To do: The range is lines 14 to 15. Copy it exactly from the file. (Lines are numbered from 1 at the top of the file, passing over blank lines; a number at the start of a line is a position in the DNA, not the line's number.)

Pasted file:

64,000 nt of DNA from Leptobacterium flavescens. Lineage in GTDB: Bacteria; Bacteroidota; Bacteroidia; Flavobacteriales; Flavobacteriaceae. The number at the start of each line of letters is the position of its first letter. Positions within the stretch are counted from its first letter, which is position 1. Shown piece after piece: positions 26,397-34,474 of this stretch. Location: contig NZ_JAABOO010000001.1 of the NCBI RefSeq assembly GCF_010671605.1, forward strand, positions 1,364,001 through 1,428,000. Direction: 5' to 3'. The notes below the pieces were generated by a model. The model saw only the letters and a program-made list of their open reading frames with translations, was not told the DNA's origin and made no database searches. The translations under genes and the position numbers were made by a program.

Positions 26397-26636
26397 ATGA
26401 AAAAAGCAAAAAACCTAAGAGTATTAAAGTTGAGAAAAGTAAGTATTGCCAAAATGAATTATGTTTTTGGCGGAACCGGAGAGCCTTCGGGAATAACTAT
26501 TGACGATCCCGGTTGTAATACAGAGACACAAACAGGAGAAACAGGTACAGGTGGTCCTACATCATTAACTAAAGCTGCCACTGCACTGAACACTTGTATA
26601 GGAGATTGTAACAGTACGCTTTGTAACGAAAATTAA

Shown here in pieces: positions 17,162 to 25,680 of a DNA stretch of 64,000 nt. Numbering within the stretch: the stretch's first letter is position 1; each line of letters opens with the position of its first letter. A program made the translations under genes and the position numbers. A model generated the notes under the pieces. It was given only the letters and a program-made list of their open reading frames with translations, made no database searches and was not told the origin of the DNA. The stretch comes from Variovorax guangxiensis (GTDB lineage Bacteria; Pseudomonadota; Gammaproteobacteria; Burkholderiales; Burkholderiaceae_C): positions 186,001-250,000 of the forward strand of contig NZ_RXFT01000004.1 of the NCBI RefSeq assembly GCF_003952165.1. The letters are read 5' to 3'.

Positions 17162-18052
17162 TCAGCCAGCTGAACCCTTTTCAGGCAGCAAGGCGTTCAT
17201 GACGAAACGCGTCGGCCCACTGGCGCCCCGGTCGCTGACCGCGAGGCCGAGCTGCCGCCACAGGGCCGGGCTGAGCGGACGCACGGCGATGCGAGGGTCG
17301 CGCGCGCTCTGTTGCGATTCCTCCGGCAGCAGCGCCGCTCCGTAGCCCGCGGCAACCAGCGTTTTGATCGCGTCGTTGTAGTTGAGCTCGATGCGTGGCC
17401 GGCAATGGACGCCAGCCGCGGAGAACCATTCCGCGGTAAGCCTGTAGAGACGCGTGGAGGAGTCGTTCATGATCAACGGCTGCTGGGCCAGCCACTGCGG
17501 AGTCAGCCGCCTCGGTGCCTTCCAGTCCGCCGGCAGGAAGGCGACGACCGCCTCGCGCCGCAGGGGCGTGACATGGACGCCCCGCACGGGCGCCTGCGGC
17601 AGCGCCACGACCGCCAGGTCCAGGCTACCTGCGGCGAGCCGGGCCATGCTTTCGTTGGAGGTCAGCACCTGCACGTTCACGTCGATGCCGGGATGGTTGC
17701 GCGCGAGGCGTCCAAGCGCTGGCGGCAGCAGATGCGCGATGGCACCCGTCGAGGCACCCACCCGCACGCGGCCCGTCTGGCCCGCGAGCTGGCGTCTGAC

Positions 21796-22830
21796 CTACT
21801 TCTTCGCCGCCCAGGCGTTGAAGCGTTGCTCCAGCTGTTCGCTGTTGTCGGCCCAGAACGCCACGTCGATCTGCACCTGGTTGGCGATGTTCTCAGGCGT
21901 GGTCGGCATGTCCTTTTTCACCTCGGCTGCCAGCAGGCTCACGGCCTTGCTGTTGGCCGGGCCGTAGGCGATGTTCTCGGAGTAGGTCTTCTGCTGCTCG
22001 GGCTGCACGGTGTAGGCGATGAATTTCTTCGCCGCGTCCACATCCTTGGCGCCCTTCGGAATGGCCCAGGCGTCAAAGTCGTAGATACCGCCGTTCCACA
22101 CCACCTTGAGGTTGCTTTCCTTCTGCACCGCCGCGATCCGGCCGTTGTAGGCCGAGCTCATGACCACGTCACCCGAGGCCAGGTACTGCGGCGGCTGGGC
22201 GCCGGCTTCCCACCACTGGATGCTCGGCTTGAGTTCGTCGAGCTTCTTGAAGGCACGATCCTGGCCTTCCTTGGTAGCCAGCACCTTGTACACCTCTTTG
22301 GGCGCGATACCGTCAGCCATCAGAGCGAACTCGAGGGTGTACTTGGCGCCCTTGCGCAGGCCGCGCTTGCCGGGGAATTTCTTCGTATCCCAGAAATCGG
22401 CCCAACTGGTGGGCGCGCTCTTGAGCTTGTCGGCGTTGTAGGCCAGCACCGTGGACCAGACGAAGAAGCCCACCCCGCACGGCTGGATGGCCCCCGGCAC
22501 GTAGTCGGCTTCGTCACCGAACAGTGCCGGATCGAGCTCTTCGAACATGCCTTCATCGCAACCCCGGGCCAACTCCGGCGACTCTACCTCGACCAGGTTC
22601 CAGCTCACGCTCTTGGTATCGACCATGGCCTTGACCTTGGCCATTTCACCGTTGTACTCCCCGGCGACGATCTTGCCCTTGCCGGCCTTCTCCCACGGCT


17601 AGCGCCACGACCGCCAGGTCCAGGCTACCTGCGGCGAGCCGGGCCATGCTTTCGTTGGAGGTCAGCACCTGCACGTTCACGTCGATGCCGGGATGGTTGC
17701 GCGCGAGGCGTCCAAGCGCTGGCGGCAGCAGATGCGCGATGGCACCCGTCGAGGCACCCACCCGCACGCGGCCCGTCTGGCCCGCGAGCTGGCGTCTGAC